Hormone’s and Aging

Our Hormones, Our Life

Have you ever wondered what happened to that freaking HOT body that you had ten years ago? Well, I’m here to tell you that the hormones that you’ve had since birth have a lot to do with that. The three that are really important are: testosterone, estrogen and progesterone.

Testosterone is known for being the “male hormone”, and while it is a vital part of any man, it also has a significant role in a woman’s body. It signals our body to make new blood cells. These new cells help our muscles and bones to stay strong during puberty and into adulthood. It is produced in the testes in men, in the ovaries in women and the adrenal glands of both. Did you know, it is this wonderful testosterone during puberty that sparks growth spurts, hair growth and genital changes in our boys? Have you noticed your sons acting more aggressive during puberty and demonstrating sexual interests? Guess what, this lovely hormone doesn’t just affect boys. Testosterone regulates the secretion of the luteinizing hormone and the follicle-stimulating hormone in both sexes. I’ll touch on those in a few minutes. Do you know the sign’s of low T or low testosterone?

Low levels of Testosterone in children can cause problems in puberty, such as a failure to grow pubic hair, experience growth spurts, may have disproportionate growth in arms or legs, and we may also notice a decrease in their strength and endurance. As our boys turn into men, these lower levels can cause loss of body hair, wrinkling of the skin, increased body fat, poor sexual performance and mood disturbances.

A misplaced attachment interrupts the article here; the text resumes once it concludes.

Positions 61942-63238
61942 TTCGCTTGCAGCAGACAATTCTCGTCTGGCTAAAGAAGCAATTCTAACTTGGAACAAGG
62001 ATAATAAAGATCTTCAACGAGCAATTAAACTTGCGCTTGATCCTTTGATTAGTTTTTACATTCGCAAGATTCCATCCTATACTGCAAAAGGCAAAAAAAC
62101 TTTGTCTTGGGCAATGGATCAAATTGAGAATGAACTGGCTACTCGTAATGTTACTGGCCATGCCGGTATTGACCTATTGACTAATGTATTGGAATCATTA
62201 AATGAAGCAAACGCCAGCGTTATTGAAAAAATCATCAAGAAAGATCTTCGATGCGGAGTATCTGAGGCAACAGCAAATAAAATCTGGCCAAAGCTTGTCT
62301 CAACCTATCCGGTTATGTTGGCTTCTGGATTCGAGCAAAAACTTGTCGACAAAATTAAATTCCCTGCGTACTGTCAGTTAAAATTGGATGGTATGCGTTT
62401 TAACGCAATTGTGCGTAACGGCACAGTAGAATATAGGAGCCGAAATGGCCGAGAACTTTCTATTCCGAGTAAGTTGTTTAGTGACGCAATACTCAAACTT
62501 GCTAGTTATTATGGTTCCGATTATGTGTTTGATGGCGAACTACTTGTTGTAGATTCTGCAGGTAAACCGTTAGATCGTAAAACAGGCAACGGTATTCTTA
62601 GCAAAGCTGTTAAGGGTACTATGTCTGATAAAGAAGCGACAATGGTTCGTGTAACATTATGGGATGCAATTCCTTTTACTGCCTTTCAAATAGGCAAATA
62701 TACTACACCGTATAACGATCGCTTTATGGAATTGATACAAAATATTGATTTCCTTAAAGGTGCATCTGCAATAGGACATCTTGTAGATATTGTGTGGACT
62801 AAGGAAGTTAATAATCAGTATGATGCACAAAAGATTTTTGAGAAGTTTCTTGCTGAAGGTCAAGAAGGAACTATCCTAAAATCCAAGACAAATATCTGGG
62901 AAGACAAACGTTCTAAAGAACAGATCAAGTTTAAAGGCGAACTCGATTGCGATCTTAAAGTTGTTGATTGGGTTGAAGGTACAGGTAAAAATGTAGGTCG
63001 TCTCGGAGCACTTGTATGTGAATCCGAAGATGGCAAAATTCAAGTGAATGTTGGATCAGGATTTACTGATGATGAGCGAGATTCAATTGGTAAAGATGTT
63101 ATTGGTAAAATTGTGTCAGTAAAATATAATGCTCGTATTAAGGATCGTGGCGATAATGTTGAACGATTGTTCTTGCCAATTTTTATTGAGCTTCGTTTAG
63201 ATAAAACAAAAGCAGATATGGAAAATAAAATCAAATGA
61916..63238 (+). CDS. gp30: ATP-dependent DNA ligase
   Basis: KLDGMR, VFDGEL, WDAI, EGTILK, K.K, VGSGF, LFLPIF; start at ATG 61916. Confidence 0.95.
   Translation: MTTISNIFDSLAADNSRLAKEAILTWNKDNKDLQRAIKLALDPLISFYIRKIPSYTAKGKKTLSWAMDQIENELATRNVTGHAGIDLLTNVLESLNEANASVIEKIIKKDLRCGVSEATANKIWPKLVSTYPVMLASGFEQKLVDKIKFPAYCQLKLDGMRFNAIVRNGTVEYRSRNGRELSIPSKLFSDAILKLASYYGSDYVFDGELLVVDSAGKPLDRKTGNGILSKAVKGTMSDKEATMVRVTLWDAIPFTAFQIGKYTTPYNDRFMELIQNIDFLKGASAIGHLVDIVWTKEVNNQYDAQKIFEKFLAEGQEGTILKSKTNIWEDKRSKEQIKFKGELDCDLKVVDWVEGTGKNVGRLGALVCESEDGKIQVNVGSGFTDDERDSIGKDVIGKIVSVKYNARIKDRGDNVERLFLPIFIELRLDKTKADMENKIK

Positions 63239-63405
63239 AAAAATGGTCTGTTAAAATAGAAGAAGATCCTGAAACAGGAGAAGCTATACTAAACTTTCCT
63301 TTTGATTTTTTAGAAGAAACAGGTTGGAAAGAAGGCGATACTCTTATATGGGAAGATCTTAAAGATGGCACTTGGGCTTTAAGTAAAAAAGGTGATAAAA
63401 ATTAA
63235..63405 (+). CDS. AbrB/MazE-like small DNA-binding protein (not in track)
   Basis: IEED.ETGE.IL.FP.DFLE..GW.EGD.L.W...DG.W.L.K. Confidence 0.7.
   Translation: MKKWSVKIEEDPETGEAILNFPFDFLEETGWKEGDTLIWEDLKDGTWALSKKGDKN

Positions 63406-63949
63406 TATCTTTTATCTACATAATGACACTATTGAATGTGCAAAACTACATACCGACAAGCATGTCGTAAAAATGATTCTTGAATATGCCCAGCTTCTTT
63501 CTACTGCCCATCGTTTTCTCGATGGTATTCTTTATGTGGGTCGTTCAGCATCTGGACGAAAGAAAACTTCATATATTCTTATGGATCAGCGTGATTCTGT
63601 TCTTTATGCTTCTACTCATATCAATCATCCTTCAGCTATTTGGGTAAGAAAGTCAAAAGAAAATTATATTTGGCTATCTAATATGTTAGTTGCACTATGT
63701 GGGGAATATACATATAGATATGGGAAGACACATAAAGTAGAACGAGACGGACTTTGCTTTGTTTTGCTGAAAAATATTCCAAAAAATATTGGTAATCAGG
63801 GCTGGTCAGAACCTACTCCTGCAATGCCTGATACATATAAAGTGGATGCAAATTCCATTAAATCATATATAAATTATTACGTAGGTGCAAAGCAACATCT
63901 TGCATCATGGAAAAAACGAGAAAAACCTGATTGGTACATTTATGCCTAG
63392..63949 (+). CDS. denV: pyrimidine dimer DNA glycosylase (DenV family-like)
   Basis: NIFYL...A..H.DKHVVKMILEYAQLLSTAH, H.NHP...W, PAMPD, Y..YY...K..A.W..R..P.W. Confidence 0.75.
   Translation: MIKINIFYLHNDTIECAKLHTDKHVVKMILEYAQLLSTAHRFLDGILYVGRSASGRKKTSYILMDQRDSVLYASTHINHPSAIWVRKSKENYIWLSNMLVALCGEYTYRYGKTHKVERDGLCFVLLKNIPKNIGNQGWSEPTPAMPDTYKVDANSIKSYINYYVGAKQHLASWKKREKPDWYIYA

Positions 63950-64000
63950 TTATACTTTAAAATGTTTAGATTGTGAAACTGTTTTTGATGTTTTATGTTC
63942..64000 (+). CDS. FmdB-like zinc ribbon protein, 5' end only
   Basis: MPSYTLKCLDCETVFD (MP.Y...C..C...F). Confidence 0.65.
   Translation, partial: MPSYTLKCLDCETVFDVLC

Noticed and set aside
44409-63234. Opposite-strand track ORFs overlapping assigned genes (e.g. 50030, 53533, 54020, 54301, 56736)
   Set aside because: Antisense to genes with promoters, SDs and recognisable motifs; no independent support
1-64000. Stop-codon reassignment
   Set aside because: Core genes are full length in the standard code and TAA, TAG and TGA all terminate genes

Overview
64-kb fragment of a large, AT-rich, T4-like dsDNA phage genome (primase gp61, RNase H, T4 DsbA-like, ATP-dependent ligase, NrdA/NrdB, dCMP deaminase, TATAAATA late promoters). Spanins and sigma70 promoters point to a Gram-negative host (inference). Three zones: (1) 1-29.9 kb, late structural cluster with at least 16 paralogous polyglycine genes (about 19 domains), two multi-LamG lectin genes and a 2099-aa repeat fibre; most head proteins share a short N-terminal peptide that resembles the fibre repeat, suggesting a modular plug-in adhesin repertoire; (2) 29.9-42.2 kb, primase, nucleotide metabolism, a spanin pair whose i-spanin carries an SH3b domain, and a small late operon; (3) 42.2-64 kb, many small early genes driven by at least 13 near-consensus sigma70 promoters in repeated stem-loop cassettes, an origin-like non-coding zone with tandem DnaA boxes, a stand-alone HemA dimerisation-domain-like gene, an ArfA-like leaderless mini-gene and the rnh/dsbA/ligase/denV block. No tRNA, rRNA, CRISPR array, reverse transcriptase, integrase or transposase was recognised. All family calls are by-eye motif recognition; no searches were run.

High levels of Testosterone for men isn’t necessarily a bad thing. However; if that same man is taking anabolic steroids, this can lead to high levels of artificial testosterone. The body will respond by exhibiting a decreased sex drive, shrinking of the testes, infertility and breast growth in that man. Irritability is also a wonderful by product of using anabolic steroids.

If a woman has too much testosterone, it can trigger acne, body and facial hair, increased muscle bulk, a deeper voice, and balding. That all sounds funJ This increase can also indicate polycystic ovary syndrome, which can affect fertility.

Higher levels in boys and girls can force their bodies into early puberty. In boys, this can cause a false growth spurt and in girls, they may experience changes to their genitals at a much earlier age. Due to these higher levels, both sexes may experience infertility problems later in life.

Now that we have discussed testosterone, let’s talk about the luteinizing hormone that it regulates and how that affects us. I’m going to keep it short on this one. Luteinizing hormone is released in the anterior pituitary gland. For females, it causes the ovaries to release the egg for ovulation. This is a tricky hormone for women. If it’s too high or too low, it can have an effect on fertility. For males, it stimulates the production of testosterone from Leydig cell in the testes. In turn, the testosterone stimulates sperm production and helps with that sexy deep voice and that handsome facial hair. Next let’s discuss the follicle- stimulating hormone.